Craig Woolhouse is Head of Flood Incident Management at the Environment Agency. He looks at how flood risk management has progressed since 1953 and how you can keep flood aware.
Today marks the 60th anniversary of the 1953 floods where over 300 people died, 24,500 houses were damaged and over 30,000 people were evacuated. Outside the towns and villages, thousands of animals were drowned and great tracts of farmland were made infertile by salt water. This was one of the worst peace time calamities to hit Britain with Winston Churchill declaring it a “National Disaster”.
Those affected by the floods would have gone to bed without a flood warning and many of the flood defences today along the east coast, including London’s Thames Barrier, didn’t exist at all.
We’re lucky enough to have a lot more tools at our disposal to keep flood aware and safe these days. For example, you can join the 1.2 million people in England and Wales already signed up for free flood warnings. Where there was major loss of life in 1953, major flood defences have been built – for example Canvey Island, Jaywick, Felixstowe, Lincolnshire, Kings Lynn and Great Yarmouth. The Thames Barrier, celebrating its 30th birthday tomorrow as one of the world’s largest moveable defences, was also constructed as a result of the 1953 floods.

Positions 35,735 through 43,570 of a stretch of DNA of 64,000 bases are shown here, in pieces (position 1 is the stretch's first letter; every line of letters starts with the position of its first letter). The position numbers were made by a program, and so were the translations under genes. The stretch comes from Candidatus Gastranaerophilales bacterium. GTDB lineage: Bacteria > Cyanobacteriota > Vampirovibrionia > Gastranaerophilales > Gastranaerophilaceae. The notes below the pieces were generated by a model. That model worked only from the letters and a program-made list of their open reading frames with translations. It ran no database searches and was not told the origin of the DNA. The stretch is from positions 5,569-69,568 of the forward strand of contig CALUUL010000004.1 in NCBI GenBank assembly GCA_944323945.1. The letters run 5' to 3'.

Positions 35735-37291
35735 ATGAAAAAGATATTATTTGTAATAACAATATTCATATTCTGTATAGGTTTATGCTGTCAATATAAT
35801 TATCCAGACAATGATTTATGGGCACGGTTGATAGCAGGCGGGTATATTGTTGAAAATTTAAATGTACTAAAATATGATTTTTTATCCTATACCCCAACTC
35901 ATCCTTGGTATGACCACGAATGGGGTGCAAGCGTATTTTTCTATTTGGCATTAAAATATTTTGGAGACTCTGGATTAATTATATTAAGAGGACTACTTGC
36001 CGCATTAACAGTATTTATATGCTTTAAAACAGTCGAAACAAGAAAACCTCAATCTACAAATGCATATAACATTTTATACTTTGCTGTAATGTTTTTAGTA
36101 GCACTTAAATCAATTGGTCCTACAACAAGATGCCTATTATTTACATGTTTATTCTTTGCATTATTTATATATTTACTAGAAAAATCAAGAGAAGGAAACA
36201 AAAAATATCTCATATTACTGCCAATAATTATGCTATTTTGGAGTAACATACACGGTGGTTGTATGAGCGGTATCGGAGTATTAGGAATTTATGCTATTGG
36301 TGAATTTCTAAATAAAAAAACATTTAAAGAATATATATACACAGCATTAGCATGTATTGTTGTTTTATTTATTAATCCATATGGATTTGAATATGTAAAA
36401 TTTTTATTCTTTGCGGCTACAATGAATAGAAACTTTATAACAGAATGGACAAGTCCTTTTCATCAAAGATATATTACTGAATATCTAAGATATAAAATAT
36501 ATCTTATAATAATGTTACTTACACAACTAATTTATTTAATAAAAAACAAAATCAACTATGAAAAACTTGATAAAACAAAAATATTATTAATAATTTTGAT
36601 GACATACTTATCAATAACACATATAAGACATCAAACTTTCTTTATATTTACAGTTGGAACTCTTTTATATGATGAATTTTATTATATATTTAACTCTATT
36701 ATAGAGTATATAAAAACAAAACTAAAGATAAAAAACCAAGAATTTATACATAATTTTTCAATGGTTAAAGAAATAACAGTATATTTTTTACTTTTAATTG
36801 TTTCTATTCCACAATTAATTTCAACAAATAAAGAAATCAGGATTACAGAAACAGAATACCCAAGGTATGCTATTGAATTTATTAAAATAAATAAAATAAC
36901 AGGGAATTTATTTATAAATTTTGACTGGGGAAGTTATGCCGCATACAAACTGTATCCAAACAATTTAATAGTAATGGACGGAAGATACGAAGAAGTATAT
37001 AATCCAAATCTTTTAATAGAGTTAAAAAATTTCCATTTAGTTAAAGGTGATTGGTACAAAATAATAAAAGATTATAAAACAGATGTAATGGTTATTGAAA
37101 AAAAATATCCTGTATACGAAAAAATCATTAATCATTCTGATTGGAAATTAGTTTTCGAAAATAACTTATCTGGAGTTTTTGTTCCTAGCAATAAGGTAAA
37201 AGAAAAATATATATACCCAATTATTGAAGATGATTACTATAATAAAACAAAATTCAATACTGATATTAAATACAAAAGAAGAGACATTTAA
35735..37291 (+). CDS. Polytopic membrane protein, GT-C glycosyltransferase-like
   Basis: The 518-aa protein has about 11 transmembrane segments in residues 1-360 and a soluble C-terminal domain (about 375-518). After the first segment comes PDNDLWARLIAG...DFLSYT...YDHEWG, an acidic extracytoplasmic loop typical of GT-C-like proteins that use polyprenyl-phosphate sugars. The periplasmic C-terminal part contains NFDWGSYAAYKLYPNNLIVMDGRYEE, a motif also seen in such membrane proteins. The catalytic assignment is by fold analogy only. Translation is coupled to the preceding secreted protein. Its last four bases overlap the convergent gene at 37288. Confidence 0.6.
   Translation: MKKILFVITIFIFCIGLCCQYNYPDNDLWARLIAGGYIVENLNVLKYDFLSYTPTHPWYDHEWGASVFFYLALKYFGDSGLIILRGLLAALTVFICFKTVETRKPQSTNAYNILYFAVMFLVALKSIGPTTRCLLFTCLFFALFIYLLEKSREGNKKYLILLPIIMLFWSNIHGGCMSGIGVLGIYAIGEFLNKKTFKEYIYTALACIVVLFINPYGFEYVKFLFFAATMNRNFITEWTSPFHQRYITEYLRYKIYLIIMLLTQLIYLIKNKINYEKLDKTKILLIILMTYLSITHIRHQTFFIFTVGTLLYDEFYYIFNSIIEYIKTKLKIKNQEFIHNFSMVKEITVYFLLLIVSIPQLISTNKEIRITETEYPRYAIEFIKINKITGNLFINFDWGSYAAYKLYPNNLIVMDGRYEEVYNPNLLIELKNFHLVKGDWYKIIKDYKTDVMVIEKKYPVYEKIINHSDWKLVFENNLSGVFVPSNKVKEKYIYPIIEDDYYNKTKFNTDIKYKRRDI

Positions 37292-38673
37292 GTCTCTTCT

There have also been massive improvements in long range flood forecasting since 1953 like the joint Environment Agency and Met Office flood forecasting centre which provides 24/7 flood guidance to emergency services and local authorities.
We’re much better prepared than in 1953 but we cannot afford to be complacent. Despite the low probability, extreme floods like 1953 could strike at any time and we need to be prepared as a country and as communities for when these happen.
Visit the Environment Agency website to see what you can do to stay flood aware.
You can find out more about how weather and flood forecasting has improved on our website.